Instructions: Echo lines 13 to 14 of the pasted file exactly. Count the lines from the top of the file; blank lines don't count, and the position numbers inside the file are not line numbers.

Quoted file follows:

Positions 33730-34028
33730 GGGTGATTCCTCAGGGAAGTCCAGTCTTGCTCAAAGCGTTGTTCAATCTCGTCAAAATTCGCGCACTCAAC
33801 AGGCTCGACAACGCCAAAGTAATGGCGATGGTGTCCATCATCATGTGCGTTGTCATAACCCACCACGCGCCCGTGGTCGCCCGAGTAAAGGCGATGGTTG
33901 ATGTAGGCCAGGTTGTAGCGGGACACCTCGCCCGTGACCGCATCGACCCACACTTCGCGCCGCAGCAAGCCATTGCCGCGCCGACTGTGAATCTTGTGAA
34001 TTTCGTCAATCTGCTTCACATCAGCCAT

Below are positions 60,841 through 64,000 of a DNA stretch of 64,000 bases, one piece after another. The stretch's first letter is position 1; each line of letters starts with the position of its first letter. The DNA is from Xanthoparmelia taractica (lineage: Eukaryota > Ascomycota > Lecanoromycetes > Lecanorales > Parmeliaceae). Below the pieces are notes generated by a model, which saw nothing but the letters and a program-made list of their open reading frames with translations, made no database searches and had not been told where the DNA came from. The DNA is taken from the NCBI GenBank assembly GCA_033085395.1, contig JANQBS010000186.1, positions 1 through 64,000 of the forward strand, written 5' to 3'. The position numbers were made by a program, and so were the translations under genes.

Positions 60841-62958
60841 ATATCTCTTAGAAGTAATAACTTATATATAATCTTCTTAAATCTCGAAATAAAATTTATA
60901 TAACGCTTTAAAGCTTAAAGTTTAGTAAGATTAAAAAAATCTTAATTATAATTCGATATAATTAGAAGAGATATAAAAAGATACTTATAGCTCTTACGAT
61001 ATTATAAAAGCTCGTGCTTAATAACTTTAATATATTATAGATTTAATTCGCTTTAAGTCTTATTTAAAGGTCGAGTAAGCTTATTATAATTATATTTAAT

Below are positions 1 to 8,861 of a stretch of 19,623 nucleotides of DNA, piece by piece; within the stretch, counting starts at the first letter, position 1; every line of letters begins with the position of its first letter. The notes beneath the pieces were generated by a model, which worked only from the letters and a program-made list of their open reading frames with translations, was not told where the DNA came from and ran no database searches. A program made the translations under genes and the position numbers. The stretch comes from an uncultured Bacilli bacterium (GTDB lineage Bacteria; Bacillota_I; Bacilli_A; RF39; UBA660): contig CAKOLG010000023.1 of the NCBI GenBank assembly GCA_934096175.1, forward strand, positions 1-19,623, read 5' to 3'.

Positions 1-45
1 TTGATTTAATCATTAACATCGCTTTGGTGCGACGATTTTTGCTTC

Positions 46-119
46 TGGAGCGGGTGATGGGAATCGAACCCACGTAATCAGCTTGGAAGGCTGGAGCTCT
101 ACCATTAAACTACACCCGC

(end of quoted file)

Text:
1 TTGATTTAATCATTAACATCGCTTTGGTGCGACGATTTTTGCTTC

Positions 46-119